Amidst rising temperatures over the U.S.-China relationship in a feverish election campaign, the Obama administration this week revoked permission for a Chinese firm to proceed with its acquisition of four wind farms, purportedly after the farms’ proximity to a Navy base used for training missions for drones sparked national security concerns.

In signing an executive order to the effect, President Barack Obama said, “There is credible evidence that leads me to believe that Ralls Corporation, ... the Sany Group (which includes Sany Electric and Sany Heavy Industries), a Chinese company affiliated with Ralls... and, Mr. Dawei Duan and Mr. Jialing Wu, citizens of the People's Republic of China and senior executives of the Sany Group, who together own Ralls; through exercising control of [four wind farms]... , might take action that threatens to impair the national security of the U.S.”

Given this consideration, Mr. Obama added, the transaction resulting in the acquisition of the wind farms and their assets by Mr. Wu or Mr. Duan or their the companies was prohibited. The White House’s order further noted that the unwinding of Chinese investment into this project had to be accomplished “not later than 90 days after the date of this order, unless such date is extended... on such written conditions as the Committee on Foreign Investment in the United States (CFIUS) may require.”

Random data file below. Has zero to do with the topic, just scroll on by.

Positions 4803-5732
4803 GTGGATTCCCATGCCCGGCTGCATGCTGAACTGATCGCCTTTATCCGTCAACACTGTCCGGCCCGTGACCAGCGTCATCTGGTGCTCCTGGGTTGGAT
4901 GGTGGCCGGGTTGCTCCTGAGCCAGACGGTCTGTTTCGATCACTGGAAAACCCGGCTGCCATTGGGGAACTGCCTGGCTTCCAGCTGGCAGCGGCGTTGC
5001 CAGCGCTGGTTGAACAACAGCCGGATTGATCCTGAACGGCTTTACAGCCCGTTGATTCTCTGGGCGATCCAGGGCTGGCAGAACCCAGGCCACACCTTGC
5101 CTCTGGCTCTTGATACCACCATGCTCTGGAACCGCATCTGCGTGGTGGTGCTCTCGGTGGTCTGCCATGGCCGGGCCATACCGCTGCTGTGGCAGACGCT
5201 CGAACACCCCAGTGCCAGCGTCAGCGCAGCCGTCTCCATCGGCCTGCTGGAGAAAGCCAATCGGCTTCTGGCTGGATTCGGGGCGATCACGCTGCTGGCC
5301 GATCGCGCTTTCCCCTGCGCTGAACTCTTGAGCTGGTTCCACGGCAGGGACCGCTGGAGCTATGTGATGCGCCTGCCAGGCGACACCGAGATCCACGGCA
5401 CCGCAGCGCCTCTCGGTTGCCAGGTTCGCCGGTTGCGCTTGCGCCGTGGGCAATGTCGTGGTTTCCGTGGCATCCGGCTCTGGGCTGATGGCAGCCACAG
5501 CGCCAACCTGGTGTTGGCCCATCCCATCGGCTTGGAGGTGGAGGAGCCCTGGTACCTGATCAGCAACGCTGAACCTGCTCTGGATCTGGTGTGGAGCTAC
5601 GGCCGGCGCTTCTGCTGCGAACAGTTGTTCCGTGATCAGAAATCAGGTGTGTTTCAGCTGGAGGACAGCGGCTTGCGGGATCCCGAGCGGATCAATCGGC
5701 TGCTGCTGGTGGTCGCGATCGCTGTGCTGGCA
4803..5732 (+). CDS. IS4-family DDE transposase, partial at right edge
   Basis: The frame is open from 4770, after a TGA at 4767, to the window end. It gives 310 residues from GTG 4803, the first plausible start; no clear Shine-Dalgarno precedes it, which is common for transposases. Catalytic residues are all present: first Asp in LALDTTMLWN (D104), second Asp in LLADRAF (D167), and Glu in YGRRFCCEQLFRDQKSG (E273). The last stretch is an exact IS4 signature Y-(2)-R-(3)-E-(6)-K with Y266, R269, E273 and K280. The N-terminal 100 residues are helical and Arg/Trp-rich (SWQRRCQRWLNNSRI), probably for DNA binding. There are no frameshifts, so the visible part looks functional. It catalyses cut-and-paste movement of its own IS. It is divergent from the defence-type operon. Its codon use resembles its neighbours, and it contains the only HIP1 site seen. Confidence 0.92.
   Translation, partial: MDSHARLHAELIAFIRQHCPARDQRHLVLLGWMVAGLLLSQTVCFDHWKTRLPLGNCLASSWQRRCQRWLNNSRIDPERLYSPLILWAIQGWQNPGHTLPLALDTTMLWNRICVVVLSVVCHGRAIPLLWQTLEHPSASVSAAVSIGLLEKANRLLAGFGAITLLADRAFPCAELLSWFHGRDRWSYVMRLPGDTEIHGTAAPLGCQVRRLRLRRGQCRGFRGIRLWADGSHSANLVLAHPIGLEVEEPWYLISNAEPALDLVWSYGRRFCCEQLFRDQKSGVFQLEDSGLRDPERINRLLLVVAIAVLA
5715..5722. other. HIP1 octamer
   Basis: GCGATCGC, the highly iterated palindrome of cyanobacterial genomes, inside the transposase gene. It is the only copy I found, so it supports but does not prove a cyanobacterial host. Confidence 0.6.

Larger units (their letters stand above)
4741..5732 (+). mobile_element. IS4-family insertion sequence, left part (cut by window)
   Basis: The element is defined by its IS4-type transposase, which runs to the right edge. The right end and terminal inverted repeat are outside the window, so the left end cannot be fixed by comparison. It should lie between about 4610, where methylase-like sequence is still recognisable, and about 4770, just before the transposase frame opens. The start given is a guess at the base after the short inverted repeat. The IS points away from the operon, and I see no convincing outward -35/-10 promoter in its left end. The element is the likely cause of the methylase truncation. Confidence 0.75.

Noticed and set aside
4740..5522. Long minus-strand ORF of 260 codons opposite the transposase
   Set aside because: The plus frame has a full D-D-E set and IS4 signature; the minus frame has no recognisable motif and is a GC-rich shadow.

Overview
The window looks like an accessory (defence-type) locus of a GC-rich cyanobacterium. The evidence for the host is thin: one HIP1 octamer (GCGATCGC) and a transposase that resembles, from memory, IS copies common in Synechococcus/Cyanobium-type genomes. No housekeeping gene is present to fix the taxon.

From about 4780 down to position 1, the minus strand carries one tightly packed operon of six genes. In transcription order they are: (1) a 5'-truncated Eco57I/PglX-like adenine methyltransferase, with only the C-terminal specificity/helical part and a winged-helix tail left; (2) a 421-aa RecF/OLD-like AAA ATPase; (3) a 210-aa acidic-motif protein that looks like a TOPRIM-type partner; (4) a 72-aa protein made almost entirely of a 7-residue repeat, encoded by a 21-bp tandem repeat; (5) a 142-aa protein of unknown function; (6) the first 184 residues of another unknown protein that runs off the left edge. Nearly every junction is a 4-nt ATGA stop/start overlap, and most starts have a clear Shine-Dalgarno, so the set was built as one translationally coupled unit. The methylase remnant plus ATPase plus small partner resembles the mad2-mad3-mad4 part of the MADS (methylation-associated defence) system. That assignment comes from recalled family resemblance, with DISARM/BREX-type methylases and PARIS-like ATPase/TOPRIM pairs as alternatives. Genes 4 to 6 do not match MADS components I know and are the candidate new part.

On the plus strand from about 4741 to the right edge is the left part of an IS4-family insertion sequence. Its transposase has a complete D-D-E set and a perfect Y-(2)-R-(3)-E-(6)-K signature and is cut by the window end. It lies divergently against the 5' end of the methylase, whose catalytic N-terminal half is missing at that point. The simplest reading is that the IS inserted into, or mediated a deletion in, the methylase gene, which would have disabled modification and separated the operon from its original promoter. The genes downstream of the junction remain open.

The action against the Ralls Corporation comes scarcely two weeks after both Washington and Beijing lodged a fresh round of complaints at the World Trade Organisation surrounding subsidies and duties for automobile manufacturers, even as the long-standing policy tiff between the U.S. and with China over trade competition appeared to be coloured by election-campaign fervour.

With less than 40 days left for the presidential election, Mr. Obama and his Republican rival Mitt Romney have traded charges over China’s role as an economic competitor with the U.S. In particular Mr. Romney has argued that Mr. Obama has failed to stand up to Chinese business firms seeking to invest in the U.S. and linked such allegations to the loss of American jobs during the recession.

Mr. Obama, in a similar vein, has suggested that Mr. Romney or various firms that he has been associated with in the past were responsible for major investments into China rather than investing in creating more jobs on U.S. soil.